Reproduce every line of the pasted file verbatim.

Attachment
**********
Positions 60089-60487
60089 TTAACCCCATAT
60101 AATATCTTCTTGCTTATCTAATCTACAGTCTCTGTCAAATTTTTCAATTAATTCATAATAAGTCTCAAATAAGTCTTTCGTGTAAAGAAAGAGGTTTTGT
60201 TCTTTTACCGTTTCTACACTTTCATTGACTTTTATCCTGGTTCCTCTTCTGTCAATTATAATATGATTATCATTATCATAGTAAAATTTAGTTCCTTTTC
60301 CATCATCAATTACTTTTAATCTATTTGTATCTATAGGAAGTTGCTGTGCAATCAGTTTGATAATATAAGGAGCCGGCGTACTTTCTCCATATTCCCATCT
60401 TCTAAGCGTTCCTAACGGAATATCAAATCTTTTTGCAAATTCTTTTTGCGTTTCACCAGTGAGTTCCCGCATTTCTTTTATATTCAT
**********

Positions 60089-60487
60089 TTAACCCCATAT
60101 AATATCTTCTTGCTTATCTAATCTACAGTCTCTGTCAAATTTTTCAATTAATTCATAATAAGTCTCAAATAAGTCTTTCGTGTAAAGAAAGAGGTTTTGT
60201 TCTTTTACCGTTTCTACACTTTCATTGACTTTTATCCTGGTTCCTCTTCTGTCAATTATAATATGATTATCATTATCATAGTAAAATTTAGTTCCTTTTC
60301 CATCATCAATTACTTTTAATCTATTTGTATCTATAGGAAGTTGCTGTGCAATCAGTTTGATAATATAAGGAGCCGGCGTACTTTCTCCATATTCCCATCT
60401 TCTAAGCGTTCCTAACGGAATATCAAATCTTTTTGCAAATTCTTTTTGCGTTTCACCAGTGAGTTCCCGCATTTCTTTTATATTCAT